Pemaknaan Pengalaman Bahagia pada Orang Islam

Diana Elfida(1*), Winarini Wilman D. Mansoer(2), Mirra Noor Milla(3), Bagus Takwin(4)

(1) UIN Sultan Syarif Kasim Riau,  
(2) Universitas Indonesia,  
(3) Universitas Indonesia,  
(4) Universitas Indonesia,  
(*) Corresponding Author


Two philosophical perspectives on the good life, namely hedonic and eudaimonic, have become references for experts to explain how people understand happiness in Western societies with individualistic culture and the majority of Christians. This descriptive phenomenological study aimed to understand the happiness experiences of a collectivistic Muslim society. The participants in this study were nine Muslims, consists of male and female who were known as religious persons by their relatives. The results of data analysis shows that happiness for a Muslim is a process that provides experiences in overcoming problems and life's trials based on religious guidance. These experiences lead participants to a meaning of happiness as shown by three main themes, namely a sense of being able to overcome problems with acceptance and gratitude, life satisfaction in sufficiency, and a sense of worth for the accomplishment with hard work. The results of this study explain that happiness is a dynamic process that is greatly influenced by persons' understanding and belief in religion.


religion, happiness, satisfaction with sufficiency, sense of worth for the accomplishment, sense of problem solving ability

Full Text:



Abdel-khalek, A. M. (2010). Quality of life, subjective well-being, and religiosity in Muslim college students. 1133–1143.

Abdel-khalek, A. M. (2011). Subjective well-being and religiosity in egyptian college students’. 71962, 54–58.

Abu Raiya, H., & Pargament, K. I. (2010). Religiously integrated psychotherapy with Muslim clients: From research to practice. Professional Psychology: Research and Practice, 41(2), 181–188.

Al-Attas, S. M. N. (1995). Prolegomena to the metaphysics of Islam. PROSPECTA (M) SDN, BHD.

Al-Ghazzali. (2010). The alchemy of happiness. Cosimo Classics.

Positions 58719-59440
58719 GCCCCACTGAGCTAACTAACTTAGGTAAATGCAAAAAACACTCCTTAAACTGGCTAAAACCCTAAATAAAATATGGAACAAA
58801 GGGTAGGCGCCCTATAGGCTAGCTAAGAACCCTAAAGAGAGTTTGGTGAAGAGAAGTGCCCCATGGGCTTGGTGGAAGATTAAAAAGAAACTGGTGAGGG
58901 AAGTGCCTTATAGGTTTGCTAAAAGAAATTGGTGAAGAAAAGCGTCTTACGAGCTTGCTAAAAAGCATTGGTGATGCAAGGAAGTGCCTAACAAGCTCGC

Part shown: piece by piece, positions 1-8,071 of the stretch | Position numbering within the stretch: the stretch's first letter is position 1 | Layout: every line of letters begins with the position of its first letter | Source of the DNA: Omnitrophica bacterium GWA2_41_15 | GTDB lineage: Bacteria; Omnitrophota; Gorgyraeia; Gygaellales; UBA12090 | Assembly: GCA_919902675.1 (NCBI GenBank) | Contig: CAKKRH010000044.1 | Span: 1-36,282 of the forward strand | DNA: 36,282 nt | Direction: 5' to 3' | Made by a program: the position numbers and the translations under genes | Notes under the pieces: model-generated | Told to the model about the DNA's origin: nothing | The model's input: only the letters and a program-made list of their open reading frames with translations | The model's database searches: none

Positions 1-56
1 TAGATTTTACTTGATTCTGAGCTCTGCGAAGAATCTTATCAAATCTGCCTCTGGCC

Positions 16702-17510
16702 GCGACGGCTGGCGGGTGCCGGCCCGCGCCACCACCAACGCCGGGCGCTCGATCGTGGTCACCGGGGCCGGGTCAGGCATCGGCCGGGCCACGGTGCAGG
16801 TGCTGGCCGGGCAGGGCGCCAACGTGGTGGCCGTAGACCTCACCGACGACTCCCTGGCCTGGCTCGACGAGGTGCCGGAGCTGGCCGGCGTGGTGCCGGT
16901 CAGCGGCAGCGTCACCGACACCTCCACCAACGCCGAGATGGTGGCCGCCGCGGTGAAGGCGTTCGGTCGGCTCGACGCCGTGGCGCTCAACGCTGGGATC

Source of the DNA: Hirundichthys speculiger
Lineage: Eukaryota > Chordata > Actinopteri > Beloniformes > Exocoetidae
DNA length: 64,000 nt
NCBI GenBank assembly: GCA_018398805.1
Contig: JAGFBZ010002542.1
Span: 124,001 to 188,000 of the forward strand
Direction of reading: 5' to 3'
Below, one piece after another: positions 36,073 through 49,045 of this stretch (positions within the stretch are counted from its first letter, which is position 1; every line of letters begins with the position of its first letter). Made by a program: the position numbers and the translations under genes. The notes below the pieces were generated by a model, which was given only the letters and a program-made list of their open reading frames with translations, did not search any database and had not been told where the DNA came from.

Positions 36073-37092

Al-Jauziyyah, I. Q. (2004). Kunci kebahagiaan. AKBAR MEDIA EKA SARANA.

Al-Naggar, R. A., Al-Jashamy, K. A., Yun, L. W., Isa, Z. M., Alsaror, M. Izidin, & Al-Naggar, A.-G. A. (2010). Perceptions and opinion of happiness among university students in a Malaysian university. ASEAN Journal of Psychiatry, 11(12), XX XX.

Anggraheni, D. A. (2016). Fenomena perceraian: Makna kebahagiaan dalam sudut pandang single mother. Seminar ASEAN 2nd Psychology & Humanity, 122–127.

Baeke, G., Wils, J., Broeckaert, B. (2012). “Be patient and grateful”- Elderly muslim women’s responses to illness and suffering. Journal of Pastoral Care & Counseling, 66(3), 1-9.

Barber, M. D. (2016). The religious finite province of meaning and suffering. Journal of Theoretical and Philosophical Psychology, 36(2), 100-114.

Bauer, J. J., McAdams, D. P., & Pals, J. L. (2008). Narrative identity and eudaimonic well-being. Journal of Happiness Studies, 9(1), 81–104.

Bojanowska, A., & Zalewska, A. M. (2016). Lay understanding of happiness and the experience of well-being: Are some conceptions of happiness more beneficial than others?. Journal of Happiness Studies, 17, 793–815.

Braun, V., & Clarke, V. (2006). Using thematic analysis in psychology. Qualitative Research in Psychology, 3, 77–101.

Braun, Virginia, & Clarke, V. (2012). Thematic analysis. Dalam H. Cooper (Ed.), APA handbook of research methods in psychology (volume 2) (pp. 57–72). American Psychological Association.

Camfield, L., Choudhury, K., & Devine, J. (2009). Well-being, happiness and why relationships matter: Evidence from bangladesh. Journal of Happiness Studies, 10, 71–91.

Chen, S. Y., & Lu, L. (2009). After-school time use in Taiwan: Effects on educational achievement and well-being. Adolescence, 44, 891–909.

Creswell, J. W. (2014). Penelitian kualitatif & desain riset (3rd ed.). Pustaka Pelajar.

D’raven, L., & Pasha-Zaidi, N. (2016). Using the PERMA model in the United Arab Emirates. Social Indicators Research, 125(3), 905–933.

Datu, J. A. D., & Valdez, J. P. M. (2012). Exploring Filipino adolescents’ conception of happiness. International Journal of Research Studies in Psychology, 1(3), 21–29.

Diener, E. (1984). Subjective well-being. Psychological Bulletin, 95(3), 542–575.

Diener, E., Seligman, M. E. P., Choi, H., & Oishi, S. (2018). Happiest people revisited.

Diener, E., Tay, L., & Myers, D. G. (2011). The religion paradox: If religion makes people happy, why are so many dropping out ?, 101(6), 1278–1290.

Dittmar, H., Bond, R., Hurst, M., & Kasser, T. (2014). The relationship between materialism and personal well-being: A meta-analysis. Journal of Personality and Social Psychology, 107(5), 879–924.